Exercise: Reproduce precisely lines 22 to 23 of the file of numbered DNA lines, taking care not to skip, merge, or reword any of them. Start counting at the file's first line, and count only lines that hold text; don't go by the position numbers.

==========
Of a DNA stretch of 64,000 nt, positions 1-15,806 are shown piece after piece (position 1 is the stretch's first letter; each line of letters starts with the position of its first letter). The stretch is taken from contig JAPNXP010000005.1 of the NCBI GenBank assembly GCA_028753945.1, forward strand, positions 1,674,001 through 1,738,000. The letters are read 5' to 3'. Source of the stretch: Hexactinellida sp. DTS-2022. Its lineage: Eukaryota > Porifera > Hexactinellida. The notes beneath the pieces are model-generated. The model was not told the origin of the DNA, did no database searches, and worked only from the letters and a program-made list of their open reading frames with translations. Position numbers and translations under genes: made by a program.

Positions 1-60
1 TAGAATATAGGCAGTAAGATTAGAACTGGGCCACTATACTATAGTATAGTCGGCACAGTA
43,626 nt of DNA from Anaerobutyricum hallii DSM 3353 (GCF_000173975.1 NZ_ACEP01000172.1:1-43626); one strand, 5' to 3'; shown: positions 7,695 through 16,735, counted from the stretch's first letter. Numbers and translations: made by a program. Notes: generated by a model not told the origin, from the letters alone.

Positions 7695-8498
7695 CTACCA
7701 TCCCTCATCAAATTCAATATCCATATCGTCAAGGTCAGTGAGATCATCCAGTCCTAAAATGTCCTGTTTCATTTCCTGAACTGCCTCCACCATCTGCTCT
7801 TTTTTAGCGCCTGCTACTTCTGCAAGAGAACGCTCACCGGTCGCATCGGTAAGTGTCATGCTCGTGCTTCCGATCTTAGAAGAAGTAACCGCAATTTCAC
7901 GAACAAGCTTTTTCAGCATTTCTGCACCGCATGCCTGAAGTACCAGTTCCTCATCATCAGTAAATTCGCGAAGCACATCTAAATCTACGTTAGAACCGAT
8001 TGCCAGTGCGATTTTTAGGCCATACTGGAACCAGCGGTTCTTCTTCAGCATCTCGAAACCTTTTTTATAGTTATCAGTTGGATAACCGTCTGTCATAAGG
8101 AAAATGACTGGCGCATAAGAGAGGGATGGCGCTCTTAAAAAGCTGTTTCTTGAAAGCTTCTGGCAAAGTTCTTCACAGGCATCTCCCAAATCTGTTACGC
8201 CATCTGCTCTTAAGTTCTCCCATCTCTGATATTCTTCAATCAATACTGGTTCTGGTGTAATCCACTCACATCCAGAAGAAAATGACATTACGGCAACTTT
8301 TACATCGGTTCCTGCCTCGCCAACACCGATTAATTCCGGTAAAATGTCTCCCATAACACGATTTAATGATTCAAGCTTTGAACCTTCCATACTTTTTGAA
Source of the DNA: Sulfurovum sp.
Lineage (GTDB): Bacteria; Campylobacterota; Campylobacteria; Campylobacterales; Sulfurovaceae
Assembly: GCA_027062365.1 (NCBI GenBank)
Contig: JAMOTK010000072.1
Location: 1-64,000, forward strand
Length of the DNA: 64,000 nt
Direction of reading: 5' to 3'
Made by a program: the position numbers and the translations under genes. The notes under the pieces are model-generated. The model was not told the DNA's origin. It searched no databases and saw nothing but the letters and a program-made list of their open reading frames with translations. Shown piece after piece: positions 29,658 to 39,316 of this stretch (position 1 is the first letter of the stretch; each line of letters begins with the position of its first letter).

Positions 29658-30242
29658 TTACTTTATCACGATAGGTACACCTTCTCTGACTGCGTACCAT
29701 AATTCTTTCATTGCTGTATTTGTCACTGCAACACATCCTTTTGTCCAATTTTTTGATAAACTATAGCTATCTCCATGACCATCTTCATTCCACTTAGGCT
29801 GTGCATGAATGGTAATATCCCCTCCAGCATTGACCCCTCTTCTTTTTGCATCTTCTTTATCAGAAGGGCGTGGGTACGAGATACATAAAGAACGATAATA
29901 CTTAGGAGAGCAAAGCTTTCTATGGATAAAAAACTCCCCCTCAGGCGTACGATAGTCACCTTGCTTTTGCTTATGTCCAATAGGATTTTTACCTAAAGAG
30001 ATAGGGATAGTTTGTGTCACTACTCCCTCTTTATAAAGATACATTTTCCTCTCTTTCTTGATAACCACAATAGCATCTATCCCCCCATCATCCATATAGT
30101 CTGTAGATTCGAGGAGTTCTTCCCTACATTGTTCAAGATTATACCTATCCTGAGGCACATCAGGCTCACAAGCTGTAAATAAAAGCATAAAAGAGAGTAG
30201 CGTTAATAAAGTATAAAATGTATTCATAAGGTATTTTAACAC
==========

Positions 29658-30242
29658 TTACTTTATCACGATAGGTACACCTTCTCTGACTGCGTACCAT